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Hypertension after renal transplantation

Daniel C Brennan, MD, FACP
Section Editors
Barbara Murphy, MB, BAO, BCh, FRCPI
George L Bakris, MD
Deputy Editor
Albert Q Lam, MD


Hypertension is prevalent in most patients with ESRD/advanced CKD. The blood pressure frequently often rises early after kidney transplantation after saline loading interacts with initial high-dose immunosuppression. Long-term blood pressure is often easier to control after transplantation, as long as the individual achieves a good GFR. However, poorly controlled blood pressure is common among kidney transplant recipients [1-4]. In a single-center study, for example, only 5 percent of kidney transplant patients were normotensive, as defined by blood pressures less than 130/80 mmHg, as measured by ambulatory blood pressure monitoring [2].

Elevated blood pressure and pulse pressure can result in decreased allograft survival and left ventricular hypertrophy, with the latter being an independent risk factor for heart failure and death in the general population and renal transplant recipients [5-9]. (See "Clinical implications and treatment of left ventricular hypertrophy in hypertension".)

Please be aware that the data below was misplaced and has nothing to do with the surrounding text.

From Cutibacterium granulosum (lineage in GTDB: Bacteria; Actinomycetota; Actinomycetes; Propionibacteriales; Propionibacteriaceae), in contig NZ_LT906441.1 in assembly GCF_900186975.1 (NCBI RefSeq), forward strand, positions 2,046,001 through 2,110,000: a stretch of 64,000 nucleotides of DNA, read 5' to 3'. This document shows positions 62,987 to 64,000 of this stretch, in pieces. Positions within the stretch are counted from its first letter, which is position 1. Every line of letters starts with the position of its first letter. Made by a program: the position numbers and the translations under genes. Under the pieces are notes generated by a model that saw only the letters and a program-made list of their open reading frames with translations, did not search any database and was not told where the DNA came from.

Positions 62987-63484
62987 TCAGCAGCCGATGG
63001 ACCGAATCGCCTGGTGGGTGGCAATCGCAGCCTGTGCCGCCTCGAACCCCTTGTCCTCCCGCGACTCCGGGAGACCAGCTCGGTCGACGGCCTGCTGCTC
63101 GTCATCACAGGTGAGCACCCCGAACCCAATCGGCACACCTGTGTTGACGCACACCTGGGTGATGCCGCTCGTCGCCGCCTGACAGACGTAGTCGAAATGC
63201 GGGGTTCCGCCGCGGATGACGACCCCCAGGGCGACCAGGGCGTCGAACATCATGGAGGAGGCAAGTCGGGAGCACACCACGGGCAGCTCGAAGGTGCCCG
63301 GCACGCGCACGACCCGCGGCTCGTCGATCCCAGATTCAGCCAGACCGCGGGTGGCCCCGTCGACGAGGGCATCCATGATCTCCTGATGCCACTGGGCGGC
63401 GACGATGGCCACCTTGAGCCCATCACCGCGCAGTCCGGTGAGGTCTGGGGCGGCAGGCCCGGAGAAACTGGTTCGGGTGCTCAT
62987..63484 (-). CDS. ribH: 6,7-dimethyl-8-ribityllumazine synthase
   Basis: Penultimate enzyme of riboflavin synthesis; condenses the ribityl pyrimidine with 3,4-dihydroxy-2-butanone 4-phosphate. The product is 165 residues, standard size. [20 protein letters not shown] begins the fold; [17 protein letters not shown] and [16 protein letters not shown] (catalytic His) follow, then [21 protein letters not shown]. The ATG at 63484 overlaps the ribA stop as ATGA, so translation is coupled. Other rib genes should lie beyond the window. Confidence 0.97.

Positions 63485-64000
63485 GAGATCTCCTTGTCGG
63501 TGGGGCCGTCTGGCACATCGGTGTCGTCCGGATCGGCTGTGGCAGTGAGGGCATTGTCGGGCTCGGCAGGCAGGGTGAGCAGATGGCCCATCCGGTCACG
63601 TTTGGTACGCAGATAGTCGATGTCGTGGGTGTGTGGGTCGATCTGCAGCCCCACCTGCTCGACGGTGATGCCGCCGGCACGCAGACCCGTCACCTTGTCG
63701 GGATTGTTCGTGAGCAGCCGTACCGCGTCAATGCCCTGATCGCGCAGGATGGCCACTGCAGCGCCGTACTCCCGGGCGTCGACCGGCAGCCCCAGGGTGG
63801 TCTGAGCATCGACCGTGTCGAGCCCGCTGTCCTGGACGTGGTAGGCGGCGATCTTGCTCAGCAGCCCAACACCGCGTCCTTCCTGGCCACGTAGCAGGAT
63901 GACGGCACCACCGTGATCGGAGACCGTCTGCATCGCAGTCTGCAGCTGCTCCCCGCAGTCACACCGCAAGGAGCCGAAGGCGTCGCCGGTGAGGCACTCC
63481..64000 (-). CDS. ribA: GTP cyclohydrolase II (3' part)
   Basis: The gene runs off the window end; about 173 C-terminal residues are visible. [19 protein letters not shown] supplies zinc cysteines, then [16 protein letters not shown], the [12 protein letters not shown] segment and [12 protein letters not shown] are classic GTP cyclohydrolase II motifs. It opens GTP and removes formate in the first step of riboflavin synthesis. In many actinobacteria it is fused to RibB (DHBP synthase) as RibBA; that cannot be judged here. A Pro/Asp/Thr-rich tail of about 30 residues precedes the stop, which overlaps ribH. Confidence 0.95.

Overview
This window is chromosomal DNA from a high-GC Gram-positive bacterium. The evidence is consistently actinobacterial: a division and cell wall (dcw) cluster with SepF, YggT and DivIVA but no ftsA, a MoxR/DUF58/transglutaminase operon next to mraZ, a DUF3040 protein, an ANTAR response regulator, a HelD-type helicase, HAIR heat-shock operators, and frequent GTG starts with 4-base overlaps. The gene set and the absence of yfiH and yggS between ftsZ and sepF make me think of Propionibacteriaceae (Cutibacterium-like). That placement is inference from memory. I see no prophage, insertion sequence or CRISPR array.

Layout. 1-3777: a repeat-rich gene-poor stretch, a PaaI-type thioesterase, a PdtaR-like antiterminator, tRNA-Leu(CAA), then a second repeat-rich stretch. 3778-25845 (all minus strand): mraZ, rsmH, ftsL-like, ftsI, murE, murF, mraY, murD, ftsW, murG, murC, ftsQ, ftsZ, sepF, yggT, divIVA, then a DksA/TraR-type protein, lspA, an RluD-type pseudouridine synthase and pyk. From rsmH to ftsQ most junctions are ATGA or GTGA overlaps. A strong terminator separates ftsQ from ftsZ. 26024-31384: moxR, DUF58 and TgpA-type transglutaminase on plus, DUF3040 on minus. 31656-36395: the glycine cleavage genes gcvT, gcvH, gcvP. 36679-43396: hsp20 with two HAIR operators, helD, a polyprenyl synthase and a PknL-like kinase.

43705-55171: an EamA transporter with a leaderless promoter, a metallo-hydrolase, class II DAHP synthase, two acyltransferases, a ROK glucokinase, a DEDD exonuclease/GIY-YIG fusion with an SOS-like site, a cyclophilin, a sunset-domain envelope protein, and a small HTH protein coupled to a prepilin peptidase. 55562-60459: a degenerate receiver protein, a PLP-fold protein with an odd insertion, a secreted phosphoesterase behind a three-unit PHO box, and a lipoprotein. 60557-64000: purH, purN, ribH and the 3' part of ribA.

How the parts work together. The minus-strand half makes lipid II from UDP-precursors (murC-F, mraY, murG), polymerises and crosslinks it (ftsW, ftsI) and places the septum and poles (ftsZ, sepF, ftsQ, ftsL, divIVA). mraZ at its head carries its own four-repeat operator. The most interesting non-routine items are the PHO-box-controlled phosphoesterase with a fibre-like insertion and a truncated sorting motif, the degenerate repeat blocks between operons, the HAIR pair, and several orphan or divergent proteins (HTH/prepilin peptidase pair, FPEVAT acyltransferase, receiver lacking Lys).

The following risk factors have been associated with a higher incidence of posttransplant hypertension [6,10-14]:

Delayed and/or chronic allograft dysfunction

Deceased-donor allografts, especially from a donor with a family history of hypertension

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Literature review current through: Nov 2017. | This topic last updated: Nov 02, 2016.
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